The rally was also funded by large amounts of American investments in other currencies that where terminated and called back home when credit tightened in the US-home-market. I have no information about the size of this "repatriation"-Cash-Flow though.

Now both US-$ buying activities have come to an end and the fundamental trend is back. And the fundamental trend is signalling a much weaker US-Dollar. Much weaker than what we saw in March of 2008.

As long as market-participants are using gold as a hedge-tool against currency risks, the US-Dollar denominated price of gold will continue to go up while the US-Dollar floats against other currencies except the British Pound.

Because that is floating just like the US-Dollar and is nearing parity to the Euro. "Sic transit gloria pfundis".
 By bluejay

12/18/2008  10:13AM

Gold $855.60 off $11.80
Silver $11.03 off $ 9.33
Gold/XAU Ratio 7.57
Gold/Silver Ratio 77.57
Crude Oil $38.00 off $2.06
US Dollar Index 79.21 up 0.65

Gold's party of the recent past days got a wet blanket thrown on it this morning near the $880 level and has been back peddling ever since. It appears that gold will be on the defensive for a short unknown period of time to follow.

Crude this morning is lower at $38. Who would have thought? Thanks, J.P. Morgan. See, these guys are good for something after all. Gasoline here in Sebastopol, California was $1.59 yesterday and is expected to go a wee bit lower. This is a nice Christmas present for motorists.

The US dollar is doing a dead cat bounce this morning being up 0.65 at 79.21. The recent intermediate rally to about 90 looked much like the Fannie Mae rally in March of 2008 when it went from $18 to $35. The last on Fannie today is 67 cents.

I looked at the chart on the Euro this morning and saw a significant chart formation that it busted out of to the upside from about five days ago at 1.31. The formation is called a right ascending triangle. The five day run took it near 1.45. That's about an 11% move, not bad.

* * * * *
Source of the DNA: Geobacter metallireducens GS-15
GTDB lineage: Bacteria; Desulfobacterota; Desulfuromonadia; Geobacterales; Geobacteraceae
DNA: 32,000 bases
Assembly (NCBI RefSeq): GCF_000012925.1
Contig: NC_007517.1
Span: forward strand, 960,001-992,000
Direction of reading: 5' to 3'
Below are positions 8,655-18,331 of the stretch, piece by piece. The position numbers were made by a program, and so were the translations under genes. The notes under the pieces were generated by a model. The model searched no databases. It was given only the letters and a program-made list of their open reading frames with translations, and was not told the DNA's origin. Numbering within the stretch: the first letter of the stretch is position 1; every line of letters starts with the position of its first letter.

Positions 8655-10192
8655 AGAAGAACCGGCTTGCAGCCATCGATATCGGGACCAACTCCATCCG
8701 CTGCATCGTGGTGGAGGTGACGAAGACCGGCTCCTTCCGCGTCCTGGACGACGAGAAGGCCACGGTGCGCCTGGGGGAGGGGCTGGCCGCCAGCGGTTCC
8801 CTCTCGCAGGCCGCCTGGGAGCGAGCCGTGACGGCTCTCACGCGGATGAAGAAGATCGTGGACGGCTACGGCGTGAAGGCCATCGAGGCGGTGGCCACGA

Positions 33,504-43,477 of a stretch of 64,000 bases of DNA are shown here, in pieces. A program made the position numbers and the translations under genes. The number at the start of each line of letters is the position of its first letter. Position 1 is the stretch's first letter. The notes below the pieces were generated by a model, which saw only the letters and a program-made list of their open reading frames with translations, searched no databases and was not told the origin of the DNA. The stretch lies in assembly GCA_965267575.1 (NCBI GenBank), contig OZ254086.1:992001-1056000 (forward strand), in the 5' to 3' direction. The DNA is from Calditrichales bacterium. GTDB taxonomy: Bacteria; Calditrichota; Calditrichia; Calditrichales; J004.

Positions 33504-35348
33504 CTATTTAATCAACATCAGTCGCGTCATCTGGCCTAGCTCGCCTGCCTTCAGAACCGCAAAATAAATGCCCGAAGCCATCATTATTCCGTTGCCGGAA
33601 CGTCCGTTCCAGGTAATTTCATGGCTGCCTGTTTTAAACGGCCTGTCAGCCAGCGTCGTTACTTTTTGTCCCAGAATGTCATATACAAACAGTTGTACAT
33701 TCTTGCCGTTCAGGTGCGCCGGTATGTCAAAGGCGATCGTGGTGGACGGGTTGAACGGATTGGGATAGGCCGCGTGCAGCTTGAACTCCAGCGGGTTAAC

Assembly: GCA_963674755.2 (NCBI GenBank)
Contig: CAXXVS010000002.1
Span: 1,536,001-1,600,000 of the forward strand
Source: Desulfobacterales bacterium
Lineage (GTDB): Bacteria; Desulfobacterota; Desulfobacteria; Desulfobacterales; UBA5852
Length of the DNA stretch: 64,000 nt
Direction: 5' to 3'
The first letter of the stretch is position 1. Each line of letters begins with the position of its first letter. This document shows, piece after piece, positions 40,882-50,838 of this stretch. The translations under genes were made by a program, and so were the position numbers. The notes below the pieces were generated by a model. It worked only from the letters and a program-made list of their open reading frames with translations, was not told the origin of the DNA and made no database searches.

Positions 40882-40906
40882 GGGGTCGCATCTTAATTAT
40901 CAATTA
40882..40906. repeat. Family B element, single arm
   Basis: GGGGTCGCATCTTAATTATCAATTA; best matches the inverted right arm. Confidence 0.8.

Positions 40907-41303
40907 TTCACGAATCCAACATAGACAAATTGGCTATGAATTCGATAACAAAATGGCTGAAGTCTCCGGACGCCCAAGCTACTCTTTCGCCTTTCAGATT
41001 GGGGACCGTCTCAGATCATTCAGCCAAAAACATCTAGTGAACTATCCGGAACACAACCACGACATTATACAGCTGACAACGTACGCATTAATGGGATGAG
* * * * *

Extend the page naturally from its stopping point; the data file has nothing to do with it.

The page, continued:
The Euro made its high at 1.60 in March this year and during the dollars big rally traded down to a low of 123.50.

I consider $846 to $850 as being support for gold over the days ahead. Go gold!

We're hitting the road in the RV on Saturday, weather permitting, to spend some Holiday time with our girls in Reno, Nevada. I hope we can get over the icy Sierras in one piece and back again.

Our family wishes one and all a festive and Happy Holiday Season.
 By Hans Kummerow

12/18/2008  4:13AM

The sale of the US-$ aginst the Euro continues today at an unprecedented pace. As well as the sale of the Pound Sterling, by the way.

In €-Denomination the price per ounce of gold has actually dropped below the 600-line in today's fixing at London.

Physical gold is hard to get in Europe too. The mints in Switzerland are now working three shifts and still cannot meet the demand for coins and small bars. And golden X-mas presents are available only with huge mark-ups.
 By Hans Kummerow

12/17/2008  8:56AM

The US-Dollar lost 8 cents against the Euro within less than 24 hours. I cannot remember such a wild move of the US-$ within the last 45 years that I know from personal experience.

When I was a young man, one of my teachers used to compare the circulation of paper-money to the issuance of corporate stock that is fully transferable without the endorsement of the secretary of the company.

In this comparison, paper-money bills were the share-certificates of the stock of the "issueing company", the national economy emitting the "stock".

Bill Bernanke has issued a lot of new certificates recently, watering down indivdual share-holder value. And the outlook for future appreciation or dividends is bleak.

Therefore the shareholders do what you would expect them to do, if stock is underperforming and outlook is dire - they sell. And it seems to me that there are still many stop-loss orders in the market.

Gold will probably go much higher in US-$ denominated prices.
 By bluejay

12/17/2008  6:57AM

WE HAVE BLAST OFF

Last on gold is $869.30 and its running.

Right on Hans!